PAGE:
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Publication numberUS7394108 B2
Publication typeGrant
Application numberUS 11/286,635
Publication dateJul 1, 2008
Filing dateNov 23, 2005
Priority dateNov 25, 2004
Fee statusPaid
Also published asUS20060108597
Publication number11286635, 286635, US 7394108 B2, US 7394108B2, US-B2-7394108, US7394108 B2, US7394108B2
InventorsHitoshi Takeda, Tsukasa Tokida
Original AssigneeKoito Manufacturing Co., Ltd.
Export CitationBiBTeX, EndNote, RefMan
External Links: USPTO, USPTO Assignment, Espacenet
Light-emitting device and vehicle lamp
US 7394108 B2
Abstract
A light-emitting device in which a light-emitting element, such as an LED, and an electrostatic protection element for protecting the light-emitting element from electrostatic breakdown are connected in parallel. The light-emitting device is configured such that a connection wire member of the light-emitting element and a connection wire member of the electrostatic protection element are formed of the same material; and the connection wire member of the electrostatic protection element is smaller in diameter than the connection wire member of the light-emitting element. When the light-emitting element lapses into an open-circuit state, whereby an electric current which is originally intended to flow through the element unintentionally flows through the electrostatic protection element, the connection wire member is fused by an overcurrent. Consequently, occurrence of a failure of the electrostatic protection element in a short-circuit mode can be prevented.
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Claims(20)
1. A light-emitting device comprising:
a light-emitting element and
an electrostatic protection element for protecting said light-emitting element from electrostatic breakdown,
wherein said light-emitting element and said electrostatic protection element are connected in parallel,
wherein a connection wire member of said light-emitting element and a connection wire member of said electrostatic protection element are formed of the same material; and
wherein said connection wire member of said electrostatic protection element is smaller in diameter than said connection wire member of said light-emitting element.
2. The light-emitting device defined in claim 1, wherein said electrostatic protection element is a Zener diode.
3. The light-emitting device as recited in claim 1, wherein the light-emitting device is connected in series with a plurality of similar light-emitting devices.
4. The light-emitting device defined in claim 1, wherein, in a case where gold wire is employed as said connection wire members, a ratio between d1 and d2 satisfies “0<(d1/d2)≦(1/2),” where a diameter of said connection wire member of said electronic protection element is denoted by d1, and a diameter of said connection wire member of said light-emitting element is denoted by d2.
5. The light-emitting device defined in claim 4, wherein said electrostatic protection element is a Zener diode.
6. A vehicle lamp having a light-emitting device comprising
a light-emitting element and
an electrostatic protection element for protecting said light-emitting element from electrostatic breakdown,
wherein said light-emitting element and said electrostatic protection element are connected in parallel; and
an optical system for obtaining illumination light by use of said light-emitting device as a light source,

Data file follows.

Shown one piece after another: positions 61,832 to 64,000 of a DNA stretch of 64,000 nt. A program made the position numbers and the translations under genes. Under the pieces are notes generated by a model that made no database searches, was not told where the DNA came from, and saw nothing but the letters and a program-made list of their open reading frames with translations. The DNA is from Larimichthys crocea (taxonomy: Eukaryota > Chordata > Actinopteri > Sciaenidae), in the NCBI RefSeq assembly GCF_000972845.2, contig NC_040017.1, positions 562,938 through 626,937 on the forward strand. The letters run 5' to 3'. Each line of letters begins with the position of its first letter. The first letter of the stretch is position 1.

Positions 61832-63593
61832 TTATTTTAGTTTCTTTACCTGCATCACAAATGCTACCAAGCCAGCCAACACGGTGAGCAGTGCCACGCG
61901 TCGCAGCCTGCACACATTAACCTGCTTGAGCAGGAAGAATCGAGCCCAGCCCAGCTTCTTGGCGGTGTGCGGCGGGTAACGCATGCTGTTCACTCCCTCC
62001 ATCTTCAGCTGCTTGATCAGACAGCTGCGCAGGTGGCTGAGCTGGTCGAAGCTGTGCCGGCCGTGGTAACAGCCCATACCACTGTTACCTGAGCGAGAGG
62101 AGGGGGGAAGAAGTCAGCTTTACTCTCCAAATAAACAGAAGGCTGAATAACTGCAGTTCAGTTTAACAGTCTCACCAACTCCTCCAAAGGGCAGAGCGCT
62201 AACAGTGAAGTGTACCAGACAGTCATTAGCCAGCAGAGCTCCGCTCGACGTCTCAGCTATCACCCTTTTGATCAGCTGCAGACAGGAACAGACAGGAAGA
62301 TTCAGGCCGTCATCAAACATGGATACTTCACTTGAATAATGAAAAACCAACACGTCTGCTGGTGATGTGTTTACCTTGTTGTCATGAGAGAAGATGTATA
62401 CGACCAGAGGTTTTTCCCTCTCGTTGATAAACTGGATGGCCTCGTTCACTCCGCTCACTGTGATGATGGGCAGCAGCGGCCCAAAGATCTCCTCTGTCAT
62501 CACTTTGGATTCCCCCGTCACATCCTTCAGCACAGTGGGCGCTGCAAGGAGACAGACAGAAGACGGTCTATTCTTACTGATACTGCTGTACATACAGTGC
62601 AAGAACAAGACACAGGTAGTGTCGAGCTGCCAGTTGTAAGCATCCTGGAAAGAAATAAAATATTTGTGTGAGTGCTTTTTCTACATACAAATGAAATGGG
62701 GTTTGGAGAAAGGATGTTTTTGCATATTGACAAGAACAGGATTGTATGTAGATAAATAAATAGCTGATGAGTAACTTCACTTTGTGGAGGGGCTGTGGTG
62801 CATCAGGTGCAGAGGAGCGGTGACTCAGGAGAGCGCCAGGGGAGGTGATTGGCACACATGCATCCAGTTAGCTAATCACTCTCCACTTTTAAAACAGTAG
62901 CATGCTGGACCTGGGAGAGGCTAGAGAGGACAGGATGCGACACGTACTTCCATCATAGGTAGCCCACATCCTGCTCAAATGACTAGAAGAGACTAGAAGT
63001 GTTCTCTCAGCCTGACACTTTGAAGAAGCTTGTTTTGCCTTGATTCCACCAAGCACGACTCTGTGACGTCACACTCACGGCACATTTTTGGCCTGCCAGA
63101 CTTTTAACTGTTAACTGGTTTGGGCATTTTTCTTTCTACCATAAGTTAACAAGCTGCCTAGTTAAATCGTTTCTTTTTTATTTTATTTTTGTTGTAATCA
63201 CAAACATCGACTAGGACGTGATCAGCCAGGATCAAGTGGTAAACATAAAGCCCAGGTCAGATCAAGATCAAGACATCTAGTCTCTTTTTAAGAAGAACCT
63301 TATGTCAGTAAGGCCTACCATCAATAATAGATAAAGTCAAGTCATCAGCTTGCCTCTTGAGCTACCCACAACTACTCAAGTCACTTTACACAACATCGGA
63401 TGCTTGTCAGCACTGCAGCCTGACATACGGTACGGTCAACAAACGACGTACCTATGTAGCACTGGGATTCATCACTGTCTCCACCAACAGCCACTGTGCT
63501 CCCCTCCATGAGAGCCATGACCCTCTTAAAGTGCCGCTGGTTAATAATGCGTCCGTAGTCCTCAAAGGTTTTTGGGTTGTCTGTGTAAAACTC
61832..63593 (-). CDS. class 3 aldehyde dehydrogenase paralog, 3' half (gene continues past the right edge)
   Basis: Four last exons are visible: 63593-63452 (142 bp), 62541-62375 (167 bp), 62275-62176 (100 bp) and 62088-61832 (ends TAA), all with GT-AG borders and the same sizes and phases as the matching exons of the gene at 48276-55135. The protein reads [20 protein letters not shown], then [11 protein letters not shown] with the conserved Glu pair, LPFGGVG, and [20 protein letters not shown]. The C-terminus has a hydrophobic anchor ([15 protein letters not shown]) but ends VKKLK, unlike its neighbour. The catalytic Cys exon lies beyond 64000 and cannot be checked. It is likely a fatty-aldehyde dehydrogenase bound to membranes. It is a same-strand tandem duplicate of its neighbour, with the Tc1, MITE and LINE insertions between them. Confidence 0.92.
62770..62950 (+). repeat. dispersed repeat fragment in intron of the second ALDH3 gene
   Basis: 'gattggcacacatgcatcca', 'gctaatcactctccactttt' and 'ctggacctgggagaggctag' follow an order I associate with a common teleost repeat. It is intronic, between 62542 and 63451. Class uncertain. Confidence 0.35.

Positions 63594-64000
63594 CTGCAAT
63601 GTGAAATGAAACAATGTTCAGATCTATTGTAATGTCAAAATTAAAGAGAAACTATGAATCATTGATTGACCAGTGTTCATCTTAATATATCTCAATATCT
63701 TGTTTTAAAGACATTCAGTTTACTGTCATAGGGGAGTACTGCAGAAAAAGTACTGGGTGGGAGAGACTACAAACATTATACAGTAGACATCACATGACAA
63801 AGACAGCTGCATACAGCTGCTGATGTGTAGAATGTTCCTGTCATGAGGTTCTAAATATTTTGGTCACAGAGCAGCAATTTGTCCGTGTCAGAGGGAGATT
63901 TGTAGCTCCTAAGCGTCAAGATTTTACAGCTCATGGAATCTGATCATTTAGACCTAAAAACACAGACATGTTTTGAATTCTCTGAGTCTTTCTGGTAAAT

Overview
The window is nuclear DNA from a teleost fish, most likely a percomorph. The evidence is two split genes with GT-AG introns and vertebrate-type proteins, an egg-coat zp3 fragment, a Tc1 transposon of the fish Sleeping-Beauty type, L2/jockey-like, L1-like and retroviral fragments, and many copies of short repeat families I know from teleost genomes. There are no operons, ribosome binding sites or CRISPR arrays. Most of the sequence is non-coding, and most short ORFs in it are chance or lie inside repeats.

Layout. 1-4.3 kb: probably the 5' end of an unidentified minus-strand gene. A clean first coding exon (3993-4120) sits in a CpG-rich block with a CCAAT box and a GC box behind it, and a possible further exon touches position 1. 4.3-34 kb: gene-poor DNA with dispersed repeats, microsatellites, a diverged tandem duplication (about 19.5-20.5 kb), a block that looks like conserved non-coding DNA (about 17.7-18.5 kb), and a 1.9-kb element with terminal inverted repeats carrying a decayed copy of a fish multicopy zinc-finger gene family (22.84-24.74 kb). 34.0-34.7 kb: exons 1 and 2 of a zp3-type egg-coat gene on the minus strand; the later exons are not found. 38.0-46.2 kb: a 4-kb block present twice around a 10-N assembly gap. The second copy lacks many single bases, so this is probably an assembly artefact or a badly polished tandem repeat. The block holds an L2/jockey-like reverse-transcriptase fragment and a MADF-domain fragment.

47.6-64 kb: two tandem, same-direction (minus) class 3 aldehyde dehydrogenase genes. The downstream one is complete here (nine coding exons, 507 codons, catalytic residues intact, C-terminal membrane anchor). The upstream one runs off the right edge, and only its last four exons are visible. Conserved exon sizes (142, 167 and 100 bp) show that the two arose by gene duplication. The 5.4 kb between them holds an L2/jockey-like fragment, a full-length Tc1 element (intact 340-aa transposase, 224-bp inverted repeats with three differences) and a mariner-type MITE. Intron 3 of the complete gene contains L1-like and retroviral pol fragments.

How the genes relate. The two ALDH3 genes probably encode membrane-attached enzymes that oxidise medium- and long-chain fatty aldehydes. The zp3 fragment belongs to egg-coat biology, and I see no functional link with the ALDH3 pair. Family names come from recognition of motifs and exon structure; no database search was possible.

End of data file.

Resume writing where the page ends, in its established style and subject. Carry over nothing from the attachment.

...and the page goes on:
wherein a connection wire member of said light-emitting element and a connection wire member of said electrostatic protection element are formed of the same material; and
wherein said connection wire member of said electrostatic protection element is smaller in diameter than said connection wire member of said light-emitting element.
7. The vehicle lamp having the light-emitting device as recited in claim 6, wherein the electrostatic protection element is a Zener diode.
8. The vehicle lamp having the light-emitting device as recited in claim 6, wherein the light-emitting element is an LED.
9. The vehicle lamp having the light-emitting device as recited in claim 6, wherein the illumination light obtained by the optical system by use of said light-emitting device as the light source is reflected.
10. The vehicle lamp having the light-emitting device as recited in claim 6, wherein the light-emitting device is connected in series with a plurality of similar light-emitting devices.
11. The vehicle lamp having the light-emitting device as recited in claim 6, wherein the material is gold wire.
12. The vehicle lamp having the light-emitting device as recited in claim 11, wherein a ratio between d1 and d2 satisfies “0<(d1/d2)≦(1/2),” where the diameter of the connection wire member of the electronic protection element is denoted by d1, and the diameter of the connection wire member of the light-emitting element is denoted by d2.
13. A light-emitting device comprising:
a light-emitting element, and
an electrostatic protection element for protecting the light-emitting element from electrostatic breakdown,
wherein the light-emitting element and the electrostatic protection element are connected in parallel, and
wherein the electrostatic protection element is fused when the light-emitting element lapses into an open-circuit state.
14. The light-emitting device as recited in claim 13, wherein the electrostatic protection element is a Zener diode.
15. The light-emitting device as recited in claim 13, wherein the light-emitting element is an LED.
16. The light-emitting device as recited in claim 13, wherein the light-emitting device is connected in series with a plurality of similar light-emitting devices.
17. The light-emitting device as recited in claim 13, wherein a connection wire member of the electrostatic protection element and a connection wire member of the light-emitting element are made of the same material.